• Cgulvin said:
      Aug 19, 2018 - 04:26 AM

      A must read for lovers of science and society, and finding meaningful connections between them. Scary relevance to today

    • Joe said:
      Aug 19, 2018 - 04:26 AM

      We humans fight and sometimes kill each other. While we sometimes kill other animals for food or for sport, we don't kill them with the same vengeance that we have for our fellow human beings. The same is true for other species - they fight and sometimes kill each other. Carnivores will kill other species for food, but sometimes they fight each other. Even herbivores often fight and sometimes kill each other. Why is that?Animal Weapons: The Evolution of Battle, by Douglas J. Emlen, provides an e [...]

    • Soh Kam Yung said:
      Aug 19, 2018 - 04:26 AM

      An interesting book that looks at the history of weapons evolved by animals and weapons developed by humans and shows just how evolution and economics determines not just what weapons are deployed but also their size and even why have some animals have weapons and others don't. The author includes his own entertaining research into beetles to put a personal perspective into why he is interested in weapons in animals.He starts by showing how animal weapons develop via evolution and sexual selecti [...]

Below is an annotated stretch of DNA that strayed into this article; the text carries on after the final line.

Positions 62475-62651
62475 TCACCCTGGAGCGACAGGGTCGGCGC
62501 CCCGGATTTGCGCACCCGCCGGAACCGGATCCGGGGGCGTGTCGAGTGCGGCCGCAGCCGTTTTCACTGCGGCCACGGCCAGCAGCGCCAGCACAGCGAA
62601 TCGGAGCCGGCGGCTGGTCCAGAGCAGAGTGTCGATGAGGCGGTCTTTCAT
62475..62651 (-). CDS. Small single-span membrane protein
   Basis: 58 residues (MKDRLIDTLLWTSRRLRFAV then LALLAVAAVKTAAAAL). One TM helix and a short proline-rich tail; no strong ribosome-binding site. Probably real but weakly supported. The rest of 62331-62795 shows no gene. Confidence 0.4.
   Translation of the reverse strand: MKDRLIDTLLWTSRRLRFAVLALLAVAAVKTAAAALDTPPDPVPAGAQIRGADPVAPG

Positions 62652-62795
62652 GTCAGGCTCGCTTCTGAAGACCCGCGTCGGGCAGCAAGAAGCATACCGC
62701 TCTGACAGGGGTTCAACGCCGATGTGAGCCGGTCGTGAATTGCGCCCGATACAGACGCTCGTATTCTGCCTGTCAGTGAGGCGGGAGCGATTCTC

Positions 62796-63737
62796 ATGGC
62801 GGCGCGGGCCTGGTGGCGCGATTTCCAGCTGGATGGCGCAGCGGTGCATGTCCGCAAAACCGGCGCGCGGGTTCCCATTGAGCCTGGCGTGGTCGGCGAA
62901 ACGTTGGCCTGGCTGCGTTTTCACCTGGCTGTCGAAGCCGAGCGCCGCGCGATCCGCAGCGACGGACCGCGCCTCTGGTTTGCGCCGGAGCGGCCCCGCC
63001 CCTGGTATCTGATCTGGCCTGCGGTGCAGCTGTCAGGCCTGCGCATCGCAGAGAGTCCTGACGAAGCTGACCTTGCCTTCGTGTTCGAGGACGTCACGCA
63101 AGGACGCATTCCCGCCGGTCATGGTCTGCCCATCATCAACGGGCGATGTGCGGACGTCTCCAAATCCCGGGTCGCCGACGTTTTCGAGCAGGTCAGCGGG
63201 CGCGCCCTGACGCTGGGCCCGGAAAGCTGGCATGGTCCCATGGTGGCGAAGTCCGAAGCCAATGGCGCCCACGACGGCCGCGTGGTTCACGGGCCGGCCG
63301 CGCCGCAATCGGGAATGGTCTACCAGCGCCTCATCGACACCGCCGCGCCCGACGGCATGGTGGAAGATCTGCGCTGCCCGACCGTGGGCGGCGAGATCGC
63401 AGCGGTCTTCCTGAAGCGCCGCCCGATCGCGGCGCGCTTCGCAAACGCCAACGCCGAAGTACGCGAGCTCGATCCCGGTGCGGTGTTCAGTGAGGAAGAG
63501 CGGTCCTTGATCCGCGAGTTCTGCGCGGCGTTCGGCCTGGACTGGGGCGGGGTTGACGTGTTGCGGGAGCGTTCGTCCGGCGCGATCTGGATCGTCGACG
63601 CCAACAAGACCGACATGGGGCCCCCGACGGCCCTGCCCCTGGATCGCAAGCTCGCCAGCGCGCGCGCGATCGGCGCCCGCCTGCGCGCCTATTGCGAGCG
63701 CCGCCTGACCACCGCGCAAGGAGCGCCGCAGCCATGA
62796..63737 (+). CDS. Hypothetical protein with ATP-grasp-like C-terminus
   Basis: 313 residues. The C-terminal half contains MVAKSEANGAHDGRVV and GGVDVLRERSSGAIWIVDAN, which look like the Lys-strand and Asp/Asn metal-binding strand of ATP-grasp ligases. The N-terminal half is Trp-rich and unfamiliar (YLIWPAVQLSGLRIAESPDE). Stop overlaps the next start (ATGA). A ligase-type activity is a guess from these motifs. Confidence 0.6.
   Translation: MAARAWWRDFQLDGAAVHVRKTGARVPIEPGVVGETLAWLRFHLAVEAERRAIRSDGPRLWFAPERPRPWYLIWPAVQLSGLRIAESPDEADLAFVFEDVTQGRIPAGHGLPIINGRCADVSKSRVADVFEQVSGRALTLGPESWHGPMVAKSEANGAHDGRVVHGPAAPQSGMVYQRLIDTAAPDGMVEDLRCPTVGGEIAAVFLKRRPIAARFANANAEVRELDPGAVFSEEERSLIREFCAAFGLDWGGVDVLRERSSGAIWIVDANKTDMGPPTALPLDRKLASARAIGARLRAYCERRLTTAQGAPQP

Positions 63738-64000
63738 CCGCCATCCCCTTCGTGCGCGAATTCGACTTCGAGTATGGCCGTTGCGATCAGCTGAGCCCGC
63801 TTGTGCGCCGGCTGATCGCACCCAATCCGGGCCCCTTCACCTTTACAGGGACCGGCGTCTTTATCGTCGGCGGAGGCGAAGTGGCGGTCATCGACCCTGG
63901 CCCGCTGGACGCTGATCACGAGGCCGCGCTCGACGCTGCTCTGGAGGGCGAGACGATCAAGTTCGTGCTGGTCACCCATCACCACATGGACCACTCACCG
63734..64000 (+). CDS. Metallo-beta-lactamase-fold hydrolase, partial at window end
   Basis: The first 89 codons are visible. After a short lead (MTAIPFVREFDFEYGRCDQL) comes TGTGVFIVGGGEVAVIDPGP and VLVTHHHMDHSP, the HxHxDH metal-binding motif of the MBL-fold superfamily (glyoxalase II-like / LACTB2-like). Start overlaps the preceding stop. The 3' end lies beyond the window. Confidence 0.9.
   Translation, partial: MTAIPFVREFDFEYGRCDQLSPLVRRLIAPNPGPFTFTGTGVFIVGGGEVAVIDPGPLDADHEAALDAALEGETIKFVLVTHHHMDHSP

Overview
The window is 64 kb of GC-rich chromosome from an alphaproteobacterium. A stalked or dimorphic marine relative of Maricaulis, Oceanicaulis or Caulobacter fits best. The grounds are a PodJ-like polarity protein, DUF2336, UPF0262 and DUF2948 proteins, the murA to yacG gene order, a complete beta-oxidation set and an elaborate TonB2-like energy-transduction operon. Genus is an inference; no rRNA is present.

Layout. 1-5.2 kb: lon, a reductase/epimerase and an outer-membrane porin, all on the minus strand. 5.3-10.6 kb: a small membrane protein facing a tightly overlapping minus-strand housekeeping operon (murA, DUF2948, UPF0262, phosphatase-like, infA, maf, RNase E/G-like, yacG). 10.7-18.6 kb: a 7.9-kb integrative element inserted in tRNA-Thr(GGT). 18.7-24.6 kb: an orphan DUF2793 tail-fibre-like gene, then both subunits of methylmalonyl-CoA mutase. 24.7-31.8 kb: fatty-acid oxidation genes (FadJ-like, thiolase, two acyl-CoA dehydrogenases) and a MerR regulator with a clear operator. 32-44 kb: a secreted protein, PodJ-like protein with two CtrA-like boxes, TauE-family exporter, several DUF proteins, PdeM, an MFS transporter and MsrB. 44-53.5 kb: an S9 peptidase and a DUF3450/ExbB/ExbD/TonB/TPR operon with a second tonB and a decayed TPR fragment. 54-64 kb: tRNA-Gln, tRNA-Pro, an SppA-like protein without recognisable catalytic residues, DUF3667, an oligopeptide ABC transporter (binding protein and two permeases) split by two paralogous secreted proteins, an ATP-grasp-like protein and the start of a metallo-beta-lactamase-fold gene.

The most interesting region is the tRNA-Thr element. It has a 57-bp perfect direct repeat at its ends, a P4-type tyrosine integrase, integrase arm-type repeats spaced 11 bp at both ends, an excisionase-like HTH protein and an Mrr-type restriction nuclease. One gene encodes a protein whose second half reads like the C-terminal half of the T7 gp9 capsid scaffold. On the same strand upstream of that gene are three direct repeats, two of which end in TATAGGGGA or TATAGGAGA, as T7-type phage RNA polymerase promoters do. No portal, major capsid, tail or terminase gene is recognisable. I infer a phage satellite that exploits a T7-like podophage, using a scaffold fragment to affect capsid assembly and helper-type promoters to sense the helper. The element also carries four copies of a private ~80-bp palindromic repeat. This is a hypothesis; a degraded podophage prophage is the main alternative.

• G. Tyler said:
      Aug 19, 2018 - 04:26 AM

      stirring, fascinating, and surprisingly chilling, Douglas Emlen manages to present a work that says much about the animal kingdom we live in as it does about ourselves. Guiding us through chapters of content about the armaments of the animal kingdom, Douglas effortlessly shows us not only the process by which these weapons evolve but the ingredients that need to come together to breath antlers, stag beetle horns, and crab claws to life in our world.Most surprising though is how he marries this t [...]

    • Doug Kirkland said:
      Aug 19, 2018 - 04:26 AM

      I won a copy of this book from the FirstReads program.I found this book to a be a very enjoyable, quick, and informative read.Odd and intriguing animal facts. Animals using their particular weapons in a constant struggle for survival. Intense battles between animals of the same species fighting for mating privileges. Devastating and revolutionary military innovations. What more could you possibly want from a book titled Animal Weapons: The Evolution of Battle!? As a biology enthusiast, I absolu [...]

    • Richard said:
      Aug 19, 2018 - 04:26 AM